ISBN 92-64-19509-2 - 350 pages

Environmental remediation activities in uranium mines and mills have become increasingly important in the last few decades due to the large number of facilities which have been taken out of operation, the growing interest in remediating previously abandoned sites and the increasingly strict environmental regulations that are being put in place. Remediation programmes are being implemented to ensure the return of affected areas to previously existing environmental conditions or to a land use that will be sustainable in the long term and acceptable to all stakeholders.

This report provides a summary of the most relevant issues and practices in remediation programmes of uranium production facilities and an overview of activities and plans in reporting countries. It covers the areas of site characterisation, dismantling and decommissioning, waste management facilities, water remediation, long-term stewardship and monitoring, policies and regulations, and costs. The country profiles of remediation activities and plans include information considered to be important by the country and are based on survey responses provided by 22 countries (12 OECD and 10 non-OECD countries).

Réaménagement de l'environnement des sites de production d'uranium (**)
Rapport établi conjointement par l'AEN et l'AIEA
ISBN 92-64-29509-7 - 380 pages

Le réaménagement de l'environnement des sites des mines et usines de traitement d'uranium a pris un tournant majeur depuis quelques décennies. Les raisons de cette évolution sont multiples : un grand nombre d'installations ont été fermées ; la décontamination des anciens sites abandonnés est un souci croissant ; enfin, des règlements toujours plus stricts sont mis en place en vue de protéger l'environnement. Des programmes de réaménagement sont donc instaurés dans le but de rétablir l'environnement initial des sites contaminés ou de permettre l'utilisation libre des sols, le tout dans un cadre qui sache respecter les objectifs du développement durable à long terme et qui convienne à toutes les parties prenantes.

Ce rapport résume les pratiques et les enjeux les plus importants des programmes visant à réaménager les installations de production d'uranium, puis brosse le tableau général des activités et des programmes spécifiques dans les pays participant à l'étude. Les thèmes abordés sont variés : caractérisation des sites, démantèlement et déclassement, installations de gestion des déchets, décontamination de l'eau, intendance et surveillance de longue durée, politiques et réglementation, et coûts. Les profils nationaux des activités et programmes de réaménagement s'appuient sur les réponses fournies par chacun des 22 pays (12 pays Membres de l'OCDE et 10 pays non membres) qui ont participé à l'enquête et comprennent des informations liées aux questions qui sont réputées les plus importantes dans chacun d'entre eux.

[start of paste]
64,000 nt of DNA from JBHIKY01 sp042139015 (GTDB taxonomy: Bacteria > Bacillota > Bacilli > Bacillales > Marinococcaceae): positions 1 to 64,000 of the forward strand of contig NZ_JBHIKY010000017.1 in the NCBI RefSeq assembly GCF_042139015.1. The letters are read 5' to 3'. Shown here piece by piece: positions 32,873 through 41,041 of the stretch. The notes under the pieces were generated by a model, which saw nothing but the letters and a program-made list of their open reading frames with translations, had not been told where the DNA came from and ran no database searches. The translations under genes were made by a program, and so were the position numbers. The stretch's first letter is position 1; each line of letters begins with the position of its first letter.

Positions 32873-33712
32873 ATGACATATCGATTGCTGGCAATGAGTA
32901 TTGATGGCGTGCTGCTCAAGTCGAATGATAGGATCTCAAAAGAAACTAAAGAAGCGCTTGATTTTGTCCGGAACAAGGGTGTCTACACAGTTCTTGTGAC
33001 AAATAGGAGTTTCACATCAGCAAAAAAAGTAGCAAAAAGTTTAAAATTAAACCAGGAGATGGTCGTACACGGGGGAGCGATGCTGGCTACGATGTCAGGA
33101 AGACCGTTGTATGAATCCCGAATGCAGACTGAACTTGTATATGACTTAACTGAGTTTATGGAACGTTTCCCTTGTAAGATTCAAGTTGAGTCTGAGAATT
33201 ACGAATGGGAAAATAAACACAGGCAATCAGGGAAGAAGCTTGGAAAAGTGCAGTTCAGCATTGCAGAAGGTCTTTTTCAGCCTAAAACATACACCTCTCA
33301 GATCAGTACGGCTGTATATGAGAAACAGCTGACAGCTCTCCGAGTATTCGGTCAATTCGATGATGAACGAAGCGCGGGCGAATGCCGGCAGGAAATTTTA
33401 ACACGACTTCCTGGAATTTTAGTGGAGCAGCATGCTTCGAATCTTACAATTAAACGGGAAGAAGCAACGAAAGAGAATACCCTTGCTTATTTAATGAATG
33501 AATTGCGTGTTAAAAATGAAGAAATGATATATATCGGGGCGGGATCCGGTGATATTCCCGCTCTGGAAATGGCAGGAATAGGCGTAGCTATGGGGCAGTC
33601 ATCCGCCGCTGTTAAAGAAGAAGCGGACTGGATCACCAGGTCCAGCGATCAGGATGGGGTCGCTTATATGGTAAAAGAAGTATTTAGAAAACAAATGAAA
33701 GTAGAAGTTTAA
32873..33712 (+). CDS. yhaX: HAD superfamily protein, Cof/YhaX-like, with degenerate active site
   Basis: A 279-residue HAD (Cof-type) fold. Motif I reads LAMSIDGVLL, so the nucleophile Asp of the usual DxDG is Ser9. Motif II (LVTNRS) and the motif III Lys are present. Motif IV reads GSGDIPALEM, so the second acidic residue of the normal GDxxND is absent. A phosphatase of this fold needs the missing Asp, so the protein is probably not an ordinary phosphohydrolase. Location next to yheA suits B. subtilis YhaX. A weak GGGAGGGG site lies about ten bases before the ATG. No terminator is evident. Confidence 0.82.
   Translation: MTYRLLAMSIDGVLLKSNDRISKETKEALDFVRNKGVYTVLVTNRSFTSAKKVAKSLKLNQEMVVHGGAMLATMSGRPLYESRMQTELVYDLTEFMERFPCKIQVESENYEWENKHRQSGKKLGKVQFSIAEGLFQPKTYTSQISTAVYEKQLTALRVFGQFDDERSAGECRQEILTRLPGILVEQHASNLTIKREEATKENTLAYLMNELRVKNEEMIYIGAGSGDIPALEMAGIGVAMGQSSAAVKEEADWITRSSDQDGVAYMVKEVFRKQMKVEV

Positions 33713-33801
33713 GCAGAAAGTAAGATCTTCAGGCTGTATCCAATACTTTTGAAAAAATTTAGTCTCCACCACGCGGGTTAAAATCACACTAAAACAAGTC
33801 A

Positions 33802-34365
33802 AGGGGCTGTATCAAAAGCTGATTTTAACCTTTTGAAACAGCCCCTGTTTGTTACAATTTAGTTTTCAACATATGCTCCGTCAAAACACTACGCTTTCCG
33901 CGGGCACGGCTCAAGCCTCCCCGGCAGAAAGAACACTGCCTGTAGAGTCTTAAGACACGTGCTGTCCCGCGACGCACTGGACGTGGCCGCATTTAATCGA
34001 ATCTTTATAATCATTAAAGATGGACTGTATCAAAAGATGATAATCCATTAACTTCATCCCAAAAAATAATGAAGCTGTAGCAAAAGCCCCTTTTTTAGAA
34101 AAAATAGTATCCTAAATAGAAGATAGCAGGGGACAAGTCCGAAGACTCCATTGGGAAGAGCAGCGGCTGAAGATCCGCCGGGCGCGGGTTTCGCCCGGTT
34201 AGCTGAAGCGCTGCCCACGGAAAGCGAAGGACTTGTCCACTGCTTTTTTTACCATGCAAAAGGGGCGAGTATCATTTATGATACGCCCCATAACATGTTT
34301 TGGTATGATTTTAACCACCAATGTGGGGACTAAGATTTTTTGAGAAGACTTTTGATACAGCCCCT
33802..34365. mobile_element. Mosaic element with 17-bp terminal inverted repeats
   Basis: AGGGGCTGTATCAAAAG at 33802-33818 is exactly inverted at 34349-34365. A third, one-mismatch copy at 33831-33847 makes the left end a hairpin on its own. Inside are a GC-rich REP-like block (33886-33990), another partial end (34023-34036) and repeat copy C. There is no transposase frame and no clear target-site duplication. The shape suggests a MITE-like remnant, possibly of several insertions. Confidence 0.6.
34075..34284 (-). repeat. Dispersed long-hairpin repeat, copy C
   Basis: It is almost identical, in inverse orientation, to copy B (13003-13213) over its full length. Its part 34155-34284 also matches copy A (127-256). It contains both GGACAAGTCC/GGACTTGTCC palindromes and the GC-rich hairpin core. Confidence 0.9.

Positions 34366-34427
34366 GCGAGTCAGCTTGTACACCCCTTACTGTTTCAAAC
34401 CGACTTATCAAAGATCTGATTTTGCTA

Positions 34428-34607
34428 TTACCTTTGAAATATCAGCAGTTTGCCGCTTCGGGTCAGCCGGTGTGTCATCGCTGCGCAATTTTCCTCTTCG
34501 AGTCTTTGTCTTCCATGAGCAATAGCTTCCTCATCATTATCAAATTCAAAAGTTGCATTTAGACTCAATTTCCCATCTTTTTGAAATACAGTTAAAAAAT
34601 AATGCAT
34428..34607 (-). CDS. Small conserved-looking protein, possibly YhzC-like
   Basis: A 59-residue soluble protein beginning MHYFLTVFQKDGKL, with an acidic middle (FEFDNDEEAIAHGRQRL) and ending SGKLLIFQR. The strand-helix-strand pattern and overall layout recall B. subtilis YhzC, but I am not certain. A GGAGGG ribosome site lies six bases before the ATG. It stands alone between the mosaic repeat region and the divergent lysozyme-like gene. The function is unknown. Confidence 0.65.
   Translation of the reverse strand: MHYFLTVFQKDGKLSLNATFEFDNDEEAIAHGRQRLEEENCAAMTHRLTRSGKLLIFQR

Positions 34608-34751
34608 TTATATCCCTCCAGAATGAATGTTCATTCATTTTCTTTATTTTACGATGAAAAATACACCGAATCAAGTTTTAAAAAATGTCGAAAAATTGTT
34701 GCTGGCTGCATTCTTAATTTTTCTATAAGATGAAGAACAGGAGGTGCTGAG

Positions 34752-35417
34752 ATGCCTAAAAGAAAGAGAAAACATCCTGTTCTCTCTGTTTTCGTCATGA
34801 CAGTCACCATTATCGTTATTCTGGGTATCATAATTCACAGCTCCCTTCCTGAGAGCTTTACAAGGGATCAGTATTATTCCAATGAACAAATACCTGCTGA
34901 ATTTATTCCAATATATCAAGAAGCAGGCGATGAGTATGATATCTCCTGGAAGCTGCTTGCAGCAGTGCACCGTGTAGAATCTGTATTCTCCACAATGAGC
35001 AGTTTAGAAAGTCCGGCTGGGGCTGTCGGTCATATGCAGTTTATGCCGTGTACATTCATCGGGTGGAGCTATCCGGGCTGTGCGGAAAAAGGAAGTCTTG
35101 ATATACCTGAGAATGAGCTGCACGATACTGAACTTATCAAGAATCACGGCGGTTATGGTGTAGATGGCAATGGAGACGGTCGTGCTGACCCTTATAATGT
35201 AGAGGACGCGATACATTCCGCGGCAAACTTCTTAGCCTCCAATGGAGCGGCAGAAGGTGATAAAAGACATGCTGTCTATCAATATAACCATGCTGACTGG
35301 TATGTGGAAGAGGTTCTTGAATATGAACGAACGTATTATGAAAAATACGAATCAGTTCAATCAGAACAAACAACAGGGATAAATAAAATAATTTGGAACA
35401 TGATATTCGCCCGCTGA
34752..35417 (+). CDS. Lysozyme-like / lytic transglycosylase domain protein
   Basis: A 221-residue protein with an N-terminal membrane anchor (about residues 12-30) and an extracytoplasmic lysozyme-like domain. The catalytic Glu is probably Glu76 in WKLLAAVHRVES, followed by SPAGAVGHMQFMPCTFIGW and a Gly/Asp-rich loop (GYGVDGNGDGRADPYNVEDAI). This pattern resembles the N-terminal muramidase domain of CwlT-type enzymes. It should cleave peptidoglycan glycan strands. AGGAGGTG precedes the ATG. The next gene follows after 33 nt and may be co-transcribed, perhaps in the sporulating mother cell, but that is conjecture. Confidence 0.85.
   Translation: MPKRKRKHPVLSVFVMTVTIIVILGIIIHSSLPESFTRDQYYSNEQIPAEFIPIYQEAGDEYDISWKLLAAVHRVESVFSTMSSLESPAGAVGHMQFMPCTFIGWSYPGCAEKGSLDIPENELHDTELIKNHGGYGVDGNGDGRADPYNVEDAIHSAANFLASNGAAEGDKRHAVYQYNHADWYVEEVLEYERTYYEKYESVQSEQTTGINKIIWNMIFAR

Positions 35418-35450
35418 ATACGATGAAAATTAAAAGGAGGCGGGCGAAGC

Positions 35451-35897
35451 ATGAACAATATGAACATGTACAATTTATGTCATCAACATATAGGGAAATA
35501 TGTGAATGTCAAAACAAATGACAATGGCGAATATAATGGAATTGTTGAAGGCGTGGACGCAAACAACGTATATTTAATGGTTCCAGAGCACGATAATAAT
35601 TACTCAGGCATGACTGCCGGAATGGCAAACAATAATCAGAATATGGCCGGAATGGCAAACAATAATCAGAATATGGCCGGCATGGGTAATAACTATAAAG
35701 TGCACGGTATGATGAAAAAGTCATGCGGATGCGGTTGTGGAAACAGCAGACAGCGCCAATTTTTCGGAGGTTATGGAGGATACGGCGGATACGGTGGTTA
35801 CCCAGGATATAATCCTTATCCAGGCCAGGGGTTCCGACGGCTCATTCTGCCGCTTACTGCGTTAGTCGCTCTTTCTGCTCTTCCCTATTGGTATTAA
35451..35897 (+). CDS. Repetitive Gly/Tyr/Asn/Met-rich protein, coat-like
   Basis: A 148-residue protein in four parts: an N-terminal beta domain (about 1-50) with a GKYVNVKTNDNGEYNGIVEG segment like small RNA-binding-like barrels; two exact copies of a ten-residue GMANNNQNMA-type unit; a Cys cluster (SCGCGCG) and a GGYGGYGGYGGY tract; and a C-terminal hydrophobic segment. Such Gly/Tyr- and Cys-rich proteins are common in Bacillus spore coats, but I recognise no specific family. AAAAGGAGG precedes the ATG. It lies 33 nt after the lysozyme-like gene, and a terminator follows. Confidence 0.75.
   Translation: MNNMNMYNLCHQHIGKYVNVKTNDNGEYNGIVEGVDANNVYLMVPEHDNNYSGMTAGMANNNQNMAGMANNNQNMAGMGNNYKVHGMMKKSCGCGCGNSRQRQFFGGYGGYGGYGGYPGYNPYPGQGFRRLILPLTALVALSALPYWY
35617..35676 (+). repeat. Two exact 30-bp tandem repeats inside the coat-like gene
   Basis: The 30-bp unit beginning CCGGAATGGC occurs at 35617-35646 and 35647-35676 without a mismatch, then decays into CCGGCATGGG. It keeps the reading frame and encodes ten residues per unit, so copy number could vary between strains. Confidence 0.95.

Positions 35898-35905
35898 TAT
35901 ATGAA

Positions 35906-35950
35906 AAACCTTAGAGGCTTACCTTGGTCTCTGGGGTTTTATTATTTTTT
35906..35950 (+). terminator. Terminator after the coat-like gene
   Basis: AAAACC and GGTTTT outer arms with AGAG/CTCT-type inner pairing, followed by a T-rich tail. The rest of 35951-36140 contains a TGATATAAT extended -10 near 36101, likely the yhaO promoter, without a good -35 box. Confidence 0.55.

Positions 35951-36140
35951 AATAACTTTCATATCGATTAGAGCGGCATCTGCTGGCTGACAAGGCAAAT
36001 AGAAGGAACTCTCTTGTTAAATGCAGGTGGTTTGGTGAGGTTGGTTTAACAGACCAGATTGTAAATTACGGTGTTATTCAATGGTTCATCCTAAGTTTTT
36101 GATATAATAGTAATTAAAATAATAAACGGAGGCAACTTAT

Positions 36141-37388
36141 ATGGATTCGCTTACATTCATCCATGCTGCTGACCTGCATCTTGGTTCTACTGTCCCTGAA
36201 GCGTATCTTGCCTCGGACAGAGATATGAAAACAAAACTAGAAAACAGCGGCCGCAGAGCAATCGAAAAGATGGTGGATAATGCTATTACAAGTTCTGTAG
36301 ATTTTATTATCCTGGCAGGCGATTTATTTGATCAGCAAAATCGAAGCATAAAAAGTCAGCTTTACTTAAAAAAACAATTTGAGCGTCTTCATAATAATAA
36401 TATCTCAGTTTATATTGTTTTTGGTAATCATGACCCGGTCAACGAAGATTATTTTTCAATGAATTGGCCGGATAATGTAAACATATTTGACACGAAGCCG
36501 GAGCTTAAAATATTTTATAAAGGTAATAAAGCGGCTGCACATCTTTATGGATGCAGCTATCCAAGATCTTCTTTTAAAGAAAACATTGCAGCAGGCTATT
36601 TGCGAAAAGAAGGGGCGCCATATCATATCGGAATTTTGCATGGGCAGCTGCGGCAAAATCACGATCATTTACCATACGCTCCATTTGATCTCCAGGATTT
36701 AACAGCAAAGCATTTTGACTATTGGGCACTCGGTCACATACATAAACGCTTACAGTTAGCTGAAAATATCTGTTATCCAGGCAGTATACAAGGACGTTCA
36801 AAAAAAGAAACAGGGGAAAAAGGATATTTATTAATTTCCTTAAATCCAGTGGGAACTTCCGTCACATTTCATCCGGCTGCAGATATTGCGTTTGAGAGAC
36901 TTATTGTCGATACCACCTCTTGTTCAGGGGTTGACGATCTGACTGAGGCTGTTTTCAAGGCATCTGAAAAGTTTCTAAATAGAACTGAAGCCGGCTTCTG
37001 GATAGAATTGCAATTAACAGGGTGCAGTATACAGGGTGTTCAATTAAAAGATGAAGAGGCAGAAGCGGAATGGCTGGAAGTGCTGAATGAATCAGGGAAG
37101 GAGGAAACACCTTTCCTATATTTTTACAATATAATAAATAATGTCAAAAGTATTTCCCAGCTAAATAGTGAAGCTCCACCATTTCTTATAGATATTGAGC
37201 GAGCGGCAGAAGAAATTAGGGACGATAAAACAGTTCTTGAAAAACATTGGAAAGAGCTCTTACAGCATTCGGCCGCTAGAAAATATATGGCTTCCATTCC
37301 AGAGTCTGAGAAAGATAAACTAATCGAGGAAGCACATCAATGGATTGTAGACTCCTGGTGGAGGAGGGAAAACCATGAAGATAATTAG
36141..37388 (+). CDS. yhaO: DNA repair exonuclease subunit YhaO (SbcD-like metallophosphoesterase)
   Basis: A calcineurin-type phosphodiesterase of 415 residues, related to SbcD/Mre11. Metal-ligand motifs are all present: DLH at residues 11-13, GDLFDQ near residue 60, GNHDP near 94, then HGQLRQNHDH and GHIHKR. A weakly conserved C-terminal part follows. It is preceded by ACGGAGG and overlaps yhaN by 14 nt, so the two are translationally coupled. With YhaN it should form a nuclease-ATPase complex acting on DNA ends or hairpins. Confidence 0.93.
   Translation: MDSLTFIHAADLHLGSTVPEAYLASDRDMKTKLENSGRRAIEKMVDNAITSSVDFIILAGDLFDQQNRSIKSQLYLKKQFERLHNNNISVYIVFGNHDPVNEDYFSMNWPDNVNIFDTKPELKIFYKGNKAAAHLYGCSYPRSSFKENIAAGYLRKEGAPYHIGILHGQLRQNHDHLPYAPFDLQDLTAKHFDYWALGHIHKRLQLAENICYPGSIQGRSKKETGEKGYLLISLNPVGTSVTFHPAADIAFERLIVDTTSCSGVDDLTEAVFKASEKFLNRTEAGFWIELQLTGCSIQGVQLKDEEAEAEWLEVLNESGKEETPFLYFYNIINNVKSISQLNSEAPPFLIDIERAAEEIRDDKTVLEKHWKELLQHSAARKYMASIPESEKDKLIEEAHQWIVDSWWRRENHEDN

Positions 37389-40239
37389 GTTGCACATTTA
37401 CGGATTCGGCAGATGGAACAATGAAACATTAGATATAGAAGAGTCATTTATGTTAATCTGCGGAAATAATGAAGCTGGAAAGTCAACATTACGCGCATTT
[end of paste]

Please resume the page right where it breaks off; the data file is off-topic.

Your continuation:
Nuclear science

Comparison Calculations for an Accelerator-driven Minor Actinide Burner (*)
ISBN 92-64-18478-3 - 200 pages

International interest in accelerator-driven systems (ADS) has recently been increasing in view of the important role that these systems may play as efficient minor actinide and long-lived fission-product (LLFP) burners and/or energy producers with an enhanced safety potential. However, the current methods of analysis and nuclear data for minor actinide and LLFP burners are not as well established as those for conventionally fuelled reactor systems. Hence, in 1999, the OECD/NEA Nuclear Science Committee organised a benchmark exercise for an accelerator-driven minor actinide burner to check the performances of reactor codes and nuclear data for ADS with unconventional fuel and coolant. The benchmark model was a lead-bismuth-cooled subcritical system driven by a beam of 1 GeV protons.

This report provides an analysis of the results supplied by seven participants from eight countries. The analysis reveals significant differences in important neutronic parameters, indicating a need for further investigation of the nuclear data, especially minor actinide data, as well as the calculation methods. This report will be of particular interest to reactor physicists and nuclear data evaluators developing nuclear systems for nuclear waste management.

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The symbol (*) indicates English text only; (**) indicates both English and French versions are available.